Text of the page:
The study concluded that, on average, organic produce has the same nutrient content as conventional produce. The only exception to this was phosphorus, which was higher in organic produce. Considering this, I do want to point out that shipping produce plays a big role in this area. If you pick an apple from a tree in your back yard and eat it that day, the nutrient content will likely be much higher than an apple grown and shipped across the county, or across the world. Lesson learned, grown your own and hit up the farmer's market.

3. Conventional Produce Has Higher Pesticide Residue

This should come as a no-brainer. One of the major reasons people purchase organic produce is to reduce their exposure to pesticides and other similar chemicals. However, this point been spun in the media to be unimportant with many articles and reports noting that the levels of pesticides found on conventional produce was still far below the levels deemed safe by the FDA. Really? Do they think people buy organic because conventional produce is somehow not adhering to FDA regulations? No! They buy it because they disagree with FDA regulations that say these chemicals are safe in the first place.

4. Conventional Meat Has Higher Levels of Antibiotic Resistant Bacteria

This makes perfect sense considering animals raised conventionally are pumped with antibiotics to encourage growth (yes, really) and also to fight the infections and diseases that run rampant in the deplorable conditions in which these animals are raised. But what does this really mean? Antibiotic resistant bacteria are a serious issue because, as their name suggests, they cannot be killed with antibiotics. If these kinds of bacteria continue to proliferate, more and more often we will find ourselves with bacterial infections that simply can't be treated.

Overall, the findings of this study (assuming they are valid) largely point to the benefits of organics. Yet, somehow, the media message became "organic food not healthier." Amazing.

What are your thoughts on the organic study? What do you think about the way it was portrayed in the media? Sound off in the comments below. :)

Recipe: Roasted Eggplant and Chickpea Stew (and an update!)

Today's recipe celebrates some of the best veggies of summer that won't be around much longer. I figured it's time to give them a nice farewell as we start to move closer to fall. But, first things first, I wanted to give a little update about what I've been up to. Over the past few weeks I've been in the process of preparing, moving, and getting settled for my dietetic internship. Yippee! I'm super excited for what the year has in store and know that I'm going to learn so much during that time. I just can't wait to get started! Also, I somehow misplaced my camera in the move, so, until I find it, we're going to be working with cell phone pictures. Not the best, but do-able. Now, back to the recipe. First, I have a confession: I messed up when I made this. You see, I am a severe onion-crier. I've read that cold onions don't make your eyes tear up as much, so I usually put however many onions I need in the freezer when I start cooking and save them to chop last. Well, this time around, I totally forgot the onions in the freezer, so I had two frozen onions and no onions in the oven. Oops. However, the end product still tasted incredible and I'm sure it tastes even better if the onions are included! This veggie packed, vegan dish uses flavor packed basil and cilantro to season some summer super stars, including eggplant and tomatoes. They all bake together to create a delicious dish that has definitely made itself a place on my list of favorite recipes.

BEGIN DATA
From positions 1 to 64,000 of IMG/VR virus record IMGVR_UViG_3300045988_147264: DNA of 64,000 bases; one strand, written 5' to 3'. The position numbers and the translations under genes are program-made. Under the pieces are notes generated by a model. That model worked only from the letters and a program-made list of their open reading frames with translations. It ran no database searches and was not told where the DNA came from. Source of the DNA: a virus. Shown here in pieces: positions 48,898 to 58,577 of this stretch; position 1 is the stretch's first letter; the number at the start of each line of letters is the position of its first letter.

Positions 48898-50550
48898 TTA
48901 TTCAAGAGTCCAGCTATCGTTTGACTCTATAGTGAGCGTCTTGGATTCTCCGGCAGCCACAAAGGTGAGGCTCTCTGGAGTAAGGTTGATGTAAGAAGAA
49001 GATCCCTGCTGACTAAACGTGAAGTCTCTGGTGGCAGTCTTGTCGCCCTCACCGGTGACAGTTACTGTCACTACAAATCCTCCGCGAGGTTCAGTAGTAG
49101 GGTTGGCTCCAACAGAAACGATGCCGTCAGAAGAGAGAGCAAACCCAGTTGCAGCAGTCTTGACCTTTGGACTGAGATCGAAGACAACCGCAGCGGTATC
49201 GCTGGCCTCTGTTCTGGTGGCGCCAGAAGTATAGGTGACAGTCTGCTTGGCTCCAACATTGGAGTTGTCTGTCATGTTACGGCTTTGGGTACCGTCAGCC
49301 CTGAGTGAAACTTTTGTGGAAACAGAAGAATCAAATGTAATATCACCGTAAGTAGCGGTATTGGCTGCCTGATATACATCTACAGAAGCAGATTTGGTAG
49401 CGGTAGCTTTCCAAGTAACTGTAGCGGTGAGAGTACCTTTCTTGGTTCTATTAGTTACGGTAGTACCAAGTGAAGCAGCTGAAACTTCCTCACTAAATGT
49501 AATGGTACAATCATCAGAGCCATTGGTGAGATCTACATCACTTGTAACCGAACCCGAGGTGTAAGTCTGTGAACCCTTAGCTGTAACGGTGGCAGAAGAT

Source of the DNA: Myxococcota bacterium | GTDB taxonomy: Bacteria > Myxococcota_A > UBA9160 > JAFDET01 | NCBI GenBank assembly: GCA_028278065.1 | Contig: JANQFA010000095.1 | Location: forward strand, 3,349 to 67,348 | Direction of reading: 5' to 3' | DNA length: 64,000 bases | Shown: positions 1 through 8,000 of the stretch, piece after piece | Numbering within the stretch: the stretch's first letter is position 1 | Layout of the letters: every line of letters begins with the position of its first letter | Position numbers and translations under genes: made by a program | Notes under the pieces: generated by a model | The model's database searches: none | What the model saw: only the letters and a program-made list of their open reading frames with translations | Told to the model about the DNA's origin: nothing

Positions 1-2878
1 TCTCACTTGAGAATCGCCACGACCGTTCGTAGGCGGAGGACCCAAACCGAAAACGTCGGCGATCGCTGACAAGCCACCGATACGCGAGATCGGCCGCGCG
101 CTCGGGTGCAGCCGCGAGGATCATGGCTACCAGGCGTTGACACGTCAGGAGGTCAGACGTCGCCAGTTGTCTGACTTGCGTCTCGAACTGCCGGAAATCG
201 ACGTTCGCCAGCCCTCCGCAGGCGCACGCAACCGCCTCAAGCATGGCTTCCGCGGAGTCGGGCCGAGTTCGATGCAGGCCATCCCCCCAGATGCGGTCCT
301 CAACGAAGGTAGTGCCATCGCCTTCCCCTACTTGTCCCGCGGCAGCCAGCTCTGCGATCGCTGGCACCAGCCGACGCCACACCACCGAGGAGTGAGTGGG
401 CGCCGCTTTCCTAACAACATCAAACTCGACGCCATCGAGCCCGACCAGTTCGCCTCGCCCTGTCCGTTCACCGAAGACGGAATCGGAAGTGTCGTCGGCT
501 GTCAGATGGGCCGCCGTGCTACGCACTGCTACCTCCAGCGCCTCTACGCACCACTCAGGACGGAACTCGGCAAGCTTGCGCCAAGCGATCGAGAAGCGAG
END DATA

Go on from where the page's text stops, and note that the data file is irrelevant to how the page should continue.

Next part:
Roasted Eggplant and Chickpea Stew

adapted from Local Flavors by Deborah Madison

serves 4-6


1.5 pounds of waxy potatoes sliced 1/2-inch thick

2 large red or yellow bell peppers

Olive oil

1 cup packed basil leaves

1 cup packed cilantro leaves

3 large cloves garlic

3 tablespoons olive oil

1/2 teaspoon ground cumin

2 large onions, peeled and cut into eighths

1 pound eggplant cut into 3-inch x 1-inch wedges

2 or 3 large meaty red tomatoes, seeded and diced

1.5 cups cooked chickpeas

Salt and pepper


1. Preheat the broiler. Prepare a steamer basket by bringing water in lower-pot to a boil. Steam potatoes until fork-tender.

2. Halve the peppers lengthwise, press to flatten them, then brush with olive oil. Broil, cut side down, on a baking sheet until blistered but not charred. Stack them on top of one another and set aside to steam. When cool, remove the skins and cut the pieces in half, Set the oven temperature to 350°F.

3. Coarsely chop the basil, cilantro, and garlic, then puree in a small food processor with the olive oil, cumin, and 1/2 teaspoon salt.

4. Toss all the vegetables with 1 teaspoon salt, pepper to taste, and herb mixture. Using your hands, rub the herb mixture into the vegetables, especially the eggplant, then add the chickpeas and toss once more. Transfer everything to a large casserole dish. Rinse out the herb container with 1/2 cup water and pour it over all. Cover tightly with foil and bake for 1.5 hours. Remove the foil, brush the exposed vegetables with the juices, and bake for 20 minutes more. Let cool for at least 10 minutes before serving. Serve alone or over brown rice, whole wheat couscous, or quinoa.

Recipe: Tabouleh, A Family Favorite

While I love creating my own recipes, I'm equally enthusiastic about finding great recipes from others. Today I want to share a favorite at my house, tabouleh. This  is a dish from the Middle East which highlights an herb often relegated to a garnish, parsley. I love this dish because it is quite versatile. It can be served warm or cold (as suggested in the recipe) and can be upgraded to a main dish with the addition of chicken or chickpeas. Even better, it is my 15-year-old brother's favorite meal. This would also be a great option to take to a cook-out or picnic.


from The Food You Crave by Ellie Krieger


1 cup bulgur wheat